If you were a history major with a serious interest in 20th-century United States history, particularly the New Deal, welfare policy, or FDR, then you are more than familiar with Dr. June Hopkins, who has officially announced her retirement after teaching American history for almost two decades at Armstrong. As a senior who has taken two of Dr. Hopkins’ classes, I was very happy to have the opportunity to interview this well-respected professor.
Before becoming a historian, Dr. Hopkins graduated from the University of California at Berkeley with a Bachelor of Arts degree in English. She claimed that her love of reading influenced her to be an English major. She later earned a Masters in Public Administration from Pace University in New York and worked as a social worker in New York City. Her life track shifted after getting her PhD in American History from Georgetown University and she finally became a history professor at Armstrong in the fall of 1998.
The main reason for her becoming a historian was that Dr. Hopkins wanted to write a book about her grandfather, Harry Hopkins (1890-1946), a significant figure in early 20th-century US history, who served as President Franklin Roosevelt’s New Deal Administrator and personal emissary to Winston Churchill and Joseph Stalin during World War II. She moved to California State University at Northridge to earn a Masters in History and then went to Georgetown for her doctorate degree. It is interesting to note the she worked toward her doctorate at the same time that her daughter was working on her own doctorate at Columbia University. Dr. Hopkins’ book, Harry Hopkins: Sudden Hero, Brash Reformer, was published in 1999. Dr. Hopkins remarked that going back to school was the best decision she made.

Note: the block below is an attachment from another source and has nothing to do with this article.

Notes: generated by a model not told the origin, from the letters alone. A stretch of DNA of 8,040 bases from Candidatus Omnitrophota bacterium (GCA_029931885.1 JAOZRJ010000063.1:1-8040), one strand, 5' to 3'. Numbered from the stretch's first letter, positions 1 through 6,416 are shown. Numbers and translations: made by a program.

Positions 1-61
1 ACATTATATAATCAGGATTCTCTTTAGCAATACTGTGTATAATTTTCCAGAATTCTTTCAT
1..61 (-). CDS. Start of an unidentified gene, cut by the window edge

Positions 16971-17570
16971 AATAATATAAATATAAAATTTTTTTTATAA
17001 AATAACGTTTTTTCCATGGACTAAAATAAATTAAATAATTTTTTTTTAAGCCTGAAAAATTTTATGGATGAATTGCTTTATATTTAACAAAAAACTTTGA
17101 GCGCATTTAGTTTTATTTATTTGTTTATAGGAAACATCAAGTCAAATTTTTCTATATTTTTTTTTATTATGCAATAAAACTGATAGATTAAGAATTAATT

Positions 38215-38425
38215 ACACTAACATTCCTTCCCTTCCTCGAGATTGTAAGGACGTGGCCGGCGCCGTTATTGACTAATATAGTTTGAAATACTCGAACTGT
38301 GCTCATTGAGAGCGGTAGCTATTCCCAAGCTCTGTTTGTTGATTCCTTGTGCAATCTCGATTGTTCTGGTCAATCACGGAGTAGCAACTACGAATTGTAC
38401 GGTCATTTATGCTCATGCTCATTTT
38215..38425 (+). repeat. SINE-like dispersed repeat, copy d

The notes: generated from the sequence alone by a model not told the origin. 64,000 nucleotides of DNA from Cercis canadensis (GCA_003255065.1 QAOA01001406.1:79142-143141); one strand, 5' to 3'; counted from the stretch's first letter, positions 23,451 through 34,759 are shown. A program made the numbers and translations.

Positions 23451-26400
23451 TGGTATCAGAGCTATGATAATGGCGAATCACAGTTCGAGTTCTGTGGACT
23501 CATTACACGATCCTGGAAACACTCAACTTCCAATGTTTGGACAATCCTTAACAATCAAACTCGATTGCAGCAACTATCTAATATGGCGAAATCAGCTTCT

At Armstrong, what Dr. Hopkins loves most about teaching are the students. There were many little things about teaching that are memorable, such as a student mentioning that her class was one of the most important classes she had ever taken. Dr. Hopkins said it was a great moment when a former student recognized her on the street and told her how they loved her class. Indeed, nearly all the students the interviewer talked to share the same view: Dr. Hopkins’s classes were not easy, but her style of teaching did help them become better writers and history explorers. “For me, it is the students—those who work their way through the classrooms, learn from us about the past, and have good memories of their time here—who make me happy to be a historian.” Dr. Hopkins conveyed the words five years ago when interviewed by this journal (for inaugural issue that received tremendous support from Dr. Hopkins, then the Chair of History Department), and now she feels still the same way. Dr. Hopkins has a passion for history, and she wants her students to do their best.
After leaving Armstrong, Dr. Hopkins will continue her research on her grandfather’s career in World War II. She will also be researching some broader family history.
(Interviewed by Anna Ruff)
Ruff, Anna. “History Matters: An Interview with Dr. June Hopkins.” Armstrong Undergraduate Journal of History 6, no. 1 (April 2016).